|Publication number||US7822679 B1|
|Application number||US 10/020,466|
|Publication date||Oct 26, 2010|
|Filing date||Oct 29, 2001|
|Priority date||Oct 29, 2001|
|Also published as||CA2465564A1, DE20221741U1, EP1454277A2, EP1454277A4, US20110004548, US20110004552, WO2003038553A2, WO2003038553A3|
|Publication number||020466, 10020466, US 7822679 B1, US 7822679B1, US-B1-7822679, US7822679 B1, US7822679B1|
|Inventors||Jonathan Vaux, Brian Triplett, Michael Dreyer, Loraine Martin Yeakle, Alistair Duncan, Paulo Fernandes|
|Original Assignee||Visa U.S.A. Inc., Visa International Service Association|
|Export Citation||BiBTeX, EndNote, RefMan|
|Patent Citations (236), Non-Patent Citations (5), Referenced by (7), Classifications (24), Legal Events (3)|
|External Links: USPTO, USPTO Assignment, Espacenet|
The present invention generally relates to commercial transactions, and more specifically, to a method and system for conducting a commercial transaction between a buyer and a seller.
In business-to-business transactions, buyers and sellers can establish relationships with one another in a number of different ways. For example, when the transactional volume and/or amount reaches a certain level, a buyer and a seller typically enter into a sales agreement to minimize the risks of exposure and breach by either party. In addition, when a buyer and a seller wish to establish a long-term relationship with one another, they also typically enter into a sales agreement which includes the terms and conditions which govern the rights and obligations of the parties whenever they deal with each other, thereby avoiding the need to negotiate terms and conditions for each transaction on an ad hoc basis.
While sales agreements are routinely used by buyers and sellers to establish contractual relationships with one another, the terms and conditions of a sales agreement typically still need to be reviewed and applied to each transaction manually. In other words, even when a buyer and a seller have established a long-term contractual relationship via execution of a sales agreement, whenever a transaction is to be completed between the parties, both parties still need to manually ensure that the transaction is compliant with the terms and conditions of the sales agreement. The examination of the terms and conditions of the sales agreement is usually done by a human being on an individual basis for each transsection. This manual examination process is often tedious, time-consuming and prone to errors. Therefore, it would be desirable to have a system which is capable of storing and applying in an automated manner the terms and conditions of a sales agreement between a buyer and a seller for transactions conducted between the parties.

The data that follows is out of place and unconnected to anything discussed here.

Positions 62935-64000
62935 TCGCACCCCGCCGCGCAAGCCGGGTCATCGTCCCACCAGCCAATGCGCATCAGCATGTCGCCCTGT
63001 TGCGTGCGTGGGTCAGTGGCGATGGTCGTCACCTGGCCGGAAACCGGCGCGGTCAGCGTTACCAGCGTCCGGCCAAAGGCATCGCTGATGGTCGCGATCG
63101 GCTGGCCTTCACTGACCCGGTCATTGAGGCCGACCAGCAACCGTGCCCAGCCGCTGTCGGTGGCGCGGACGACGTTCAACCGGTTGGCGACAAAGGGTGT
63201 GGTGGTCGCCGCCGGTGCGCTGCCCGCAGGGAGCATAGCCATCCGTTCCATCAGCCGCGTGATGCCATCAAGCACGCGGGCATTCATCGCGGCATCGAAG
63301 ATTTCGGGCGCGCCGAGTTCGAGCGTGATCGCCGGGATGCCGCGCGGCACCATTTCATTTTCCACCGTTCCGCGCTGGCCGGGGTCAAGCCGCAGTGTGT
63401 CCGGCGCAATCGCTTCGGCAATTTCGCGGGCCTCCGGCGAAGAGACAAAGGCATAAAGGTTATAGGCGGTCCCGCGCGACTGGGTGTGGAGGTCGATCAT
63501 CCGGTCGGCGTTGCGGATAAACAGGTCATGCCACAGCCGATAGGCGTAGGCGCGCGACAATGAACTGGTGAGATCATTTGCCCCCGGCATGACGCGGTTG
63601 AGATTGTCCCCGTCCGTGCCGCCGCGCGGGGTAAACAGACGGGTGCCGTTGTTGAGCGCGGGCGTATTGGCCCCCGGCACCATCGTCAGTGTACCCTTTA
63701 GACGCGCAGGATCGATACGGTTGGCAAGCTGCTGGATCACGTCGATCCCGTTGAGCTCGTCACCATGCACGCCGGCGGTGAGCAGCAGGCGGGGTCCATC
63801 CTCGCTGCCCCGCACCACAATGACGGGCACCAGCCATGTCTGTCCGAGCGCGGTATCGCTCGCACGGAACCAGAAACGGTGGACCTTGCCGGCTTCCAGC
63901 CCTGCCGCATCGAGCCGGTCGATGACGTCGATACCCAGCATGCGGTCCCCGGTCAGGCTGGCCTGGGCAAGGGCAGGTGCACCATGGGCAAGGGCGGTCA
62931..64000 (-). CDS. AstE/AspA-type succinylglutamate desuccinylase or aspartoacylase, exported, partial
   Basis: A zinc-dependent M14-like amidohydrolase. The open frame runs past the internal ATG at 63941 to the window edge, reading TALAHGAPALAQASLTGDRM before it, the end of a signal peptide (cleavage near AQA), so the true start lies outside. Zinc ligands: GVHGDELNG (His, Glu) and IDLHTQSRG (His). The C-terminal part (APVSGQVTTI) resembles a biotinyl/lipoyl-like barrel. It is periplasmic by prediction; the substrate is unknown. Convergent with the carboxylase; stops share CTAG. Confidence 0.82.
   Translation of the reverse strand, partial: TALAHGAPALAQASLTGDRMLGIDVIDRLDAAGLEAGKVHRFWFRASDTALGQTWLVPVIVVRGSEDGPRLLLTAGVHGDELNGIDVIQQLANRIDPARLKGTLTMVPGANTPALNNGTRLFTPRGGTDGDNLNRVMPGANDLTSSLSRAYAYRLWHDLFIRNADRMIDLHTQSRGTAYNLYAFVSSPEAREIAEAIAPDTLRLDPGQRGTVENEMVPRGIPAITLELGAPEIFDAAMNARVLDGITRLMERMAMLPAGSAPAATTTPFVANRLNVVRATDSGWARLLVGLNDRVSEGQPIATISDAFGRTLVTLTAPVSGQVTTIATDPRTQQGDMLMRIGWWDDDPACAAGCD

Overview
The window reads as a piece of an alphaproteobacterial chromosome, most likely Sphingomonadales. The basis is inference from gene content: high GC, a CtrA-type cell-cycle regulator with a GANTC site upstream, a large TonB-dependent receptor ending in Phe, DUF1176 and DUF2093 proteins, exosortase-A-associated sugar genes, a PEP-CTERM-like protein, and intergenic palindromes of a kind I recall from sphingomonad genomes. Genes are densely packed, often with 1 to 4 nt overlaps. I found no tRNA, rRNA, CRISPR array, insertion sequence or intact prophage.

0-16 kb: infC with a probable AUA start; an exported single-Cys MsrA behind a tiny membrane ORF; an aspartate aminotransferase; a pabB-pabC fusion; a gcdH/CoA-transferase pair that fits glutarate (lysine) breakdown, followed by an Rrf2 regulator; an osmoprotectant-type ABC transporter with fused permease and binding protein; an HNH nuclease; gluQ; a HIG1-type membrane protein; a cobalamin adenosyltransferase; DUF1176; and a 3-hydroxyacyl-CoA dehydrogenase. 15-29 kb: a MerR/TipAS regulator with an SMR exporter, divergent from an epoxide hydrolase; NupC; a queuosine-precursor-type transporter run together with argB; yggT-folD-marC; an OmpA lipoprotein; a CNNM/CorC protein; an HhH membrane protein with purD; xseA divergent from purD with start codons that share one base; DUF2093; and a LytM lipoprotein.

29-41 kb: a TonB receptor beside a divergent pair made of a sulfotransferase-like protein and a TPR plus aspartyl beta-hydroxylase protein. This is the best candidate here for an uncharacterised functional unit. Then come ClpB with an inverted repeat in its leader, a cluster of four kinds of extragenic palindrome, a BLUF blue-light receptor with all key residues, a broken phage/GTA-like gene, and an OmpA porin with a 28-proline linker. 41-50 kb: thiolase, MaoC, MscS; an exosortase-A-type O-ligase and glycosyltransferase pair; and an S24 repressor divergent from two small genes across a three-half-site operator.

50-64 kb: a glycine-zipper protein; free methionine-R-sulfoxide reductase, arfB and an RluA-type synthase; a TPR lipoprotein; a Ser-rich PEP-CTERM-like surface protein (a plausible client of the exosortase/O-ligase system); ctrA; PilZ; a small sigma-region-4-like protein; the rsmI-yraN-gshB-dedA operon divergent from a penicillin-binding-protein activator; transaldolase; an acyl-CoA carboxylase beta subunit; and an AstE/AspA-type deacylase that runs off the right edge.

Furthermore, a buyer and a seller may have more than one sales agreement between the parties. In fact, as between a buyer and a seller who have a long-term relationship, various types of sales agreements often exist and apply to different types of transactions between the parties. Manually reviewing these various types of sales agreements to determine which specific sale agreement applies to a particular transaction is obviously inefficient. Therefore, it would also be desirable to have a system which is capable of collectively storing and maintaining terms and conditions of sales agreements between a buyer and a seller.